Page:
Friday, August 7, 2009

Evidence for the Judaic Marriage Imperative

Genesis 1:27-28

So God created man in his own image, in the image of God he created him; male and female he created them.

God blessed them and said to them, "Be fruitful and increase in number; fill the earth and subdue it. Rule over the fish of the sea and the birds of the air and over every living creature that moves on the ground."

Genesis 2:18

The Lord God said, "It is not good for the man to be alone; I will make a helper [The Hebrew azar is also translated as partner.] suitable for him."
Genesis 9:1

Then God blessed Noah and his sons, saying to them, "Be fruitful and increase in number and fill the earth."
Sirach 36:24-26 (2nd c.)

A man with no wife becomes a homeless wanderer. . . . So who will trust a man who has no home, and lodges wherever night finds him.

Talmud, Kiddushin 29a (2nd-3rd c.)
He must circumcise him, redeem him, teach him Torah, teach him a trade, and find a wife for him.
Talmud, Yebamoth 64a
Whoever renounces marriage violates the commandment to increase and multiply; he is to be looked upon as a murderer who lessens the number of beings created in the image of God.
Jewish Encyclopedia, Marriage Laws:
Age for Marriage.

The first positive commandment of the Bible, according to rabbinic interpretation (Maimonides, "Minyan ha-Miẓwot," 212), is that concerning the propagation of the human species (Gen. i. 28). It is thus considered the duty of every Israelite to marry as early in life as possible. Eighteen years is the age set by the Rabbis (Ab. v. 24); and any one remaining unmarried after his twentieth year is said to be cursed by God Himself (Ḳid. 29b). Some urge that children should marry as soon as they reach the age of puberty, i.e., the fourteenth year (Sanh. 76b); and R. Ḥisda attributed his mental superiority to the fact that he was married when he was but sixteen years old (Ḳid. l.c.). It was, however, strictly forbidden for parents to give their children in marriage before they had reached the age of puberty (Sanh. 76b). A man who, without any reason, refused to marry after he had passed his twentieth year was frequently compelled to do so by the court. To be occupied with the study of the Torah was regarded as a plausible reason for delaying marriage; but only in very rare instances was a man permitted to remain in celibacy all his life (Yeb. 63b; Maimonides, "Yad," Ishut, xv. 2, 3; Shulḥan 'Aruk, Eben ha-'Ezer, 1, 1-4;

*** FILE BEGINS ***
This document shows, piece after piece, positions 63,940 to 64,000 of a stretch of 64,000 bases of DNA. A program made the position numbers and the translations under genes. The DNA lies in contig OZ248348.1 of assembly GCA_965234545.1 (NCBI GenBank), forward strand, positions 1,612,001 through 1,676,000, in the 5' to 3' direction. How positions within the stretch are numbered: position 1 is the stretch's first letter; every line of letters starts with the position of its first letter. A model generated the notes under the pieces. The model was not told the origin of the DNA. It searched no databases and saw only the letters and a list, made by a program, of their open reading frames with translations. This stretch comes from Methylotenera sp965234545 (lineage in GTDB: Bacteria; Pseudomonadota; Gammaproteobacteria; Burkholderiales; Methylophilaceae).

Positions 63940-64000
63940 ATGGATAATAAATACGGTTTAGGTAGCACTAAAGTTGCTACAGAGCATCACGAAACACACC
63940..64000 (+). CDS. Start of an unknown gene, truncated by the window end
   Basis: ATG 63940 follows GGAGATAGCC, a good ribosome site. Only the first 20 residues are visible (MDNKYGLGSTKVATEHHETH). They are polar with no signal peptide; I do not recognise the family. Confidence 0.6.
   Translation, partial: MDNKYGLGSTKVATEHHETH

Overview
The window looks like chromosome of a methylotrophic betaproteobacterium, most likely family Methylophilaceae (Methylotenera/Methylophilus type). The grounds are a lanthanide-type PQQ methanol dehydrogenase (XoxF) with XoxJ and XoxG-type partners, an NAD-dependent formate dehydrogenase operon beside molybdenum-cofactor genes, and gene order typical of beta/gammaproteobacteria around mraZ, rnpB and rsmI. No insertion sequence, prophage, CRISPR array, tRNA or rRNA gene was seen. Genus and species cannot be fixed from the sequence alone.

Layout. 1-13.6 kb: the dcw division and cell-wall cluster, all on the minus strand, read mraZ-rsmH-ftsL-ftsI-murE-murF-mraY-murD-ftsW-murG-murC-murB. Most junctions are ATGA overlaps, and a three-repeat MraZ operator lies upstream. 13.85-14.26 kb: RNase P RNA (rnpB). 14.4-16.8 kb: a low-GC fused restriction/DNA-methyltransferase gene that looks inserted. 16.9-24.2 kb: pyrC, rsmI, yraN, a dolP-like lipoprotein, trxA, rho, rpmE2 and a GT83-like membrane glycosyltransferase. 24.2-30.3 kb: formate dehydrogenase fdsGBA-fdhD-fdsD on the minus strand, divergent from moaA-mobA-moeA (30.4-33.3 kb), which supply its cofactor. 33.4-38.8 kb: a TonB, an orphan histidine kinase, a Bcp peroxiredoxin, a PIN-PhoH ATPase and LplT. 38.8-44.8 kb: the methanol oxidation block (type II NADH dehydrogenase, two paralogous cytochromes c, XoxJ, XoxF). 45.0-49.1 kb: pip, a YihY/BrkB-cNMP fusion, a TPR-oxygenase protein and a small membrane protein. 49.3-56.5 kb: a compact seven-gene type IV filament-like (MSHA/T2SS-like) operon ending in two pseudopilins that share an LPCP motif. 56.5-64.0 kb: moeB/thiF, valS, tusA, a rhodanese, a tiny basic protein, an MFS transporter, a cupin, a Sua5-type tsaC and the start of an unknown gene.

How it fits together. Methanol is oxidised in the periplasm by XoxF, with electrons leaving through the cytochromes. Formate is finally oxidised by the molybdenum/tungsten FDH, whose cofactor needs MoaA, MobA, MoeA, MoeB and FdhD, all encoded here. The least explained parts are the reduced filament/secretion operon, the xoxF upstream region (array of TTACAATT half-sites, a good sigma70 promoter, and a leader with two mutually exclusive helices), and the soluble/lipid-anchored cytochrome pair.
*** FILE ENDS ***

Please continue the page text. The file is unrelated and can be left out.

see Celibacy).

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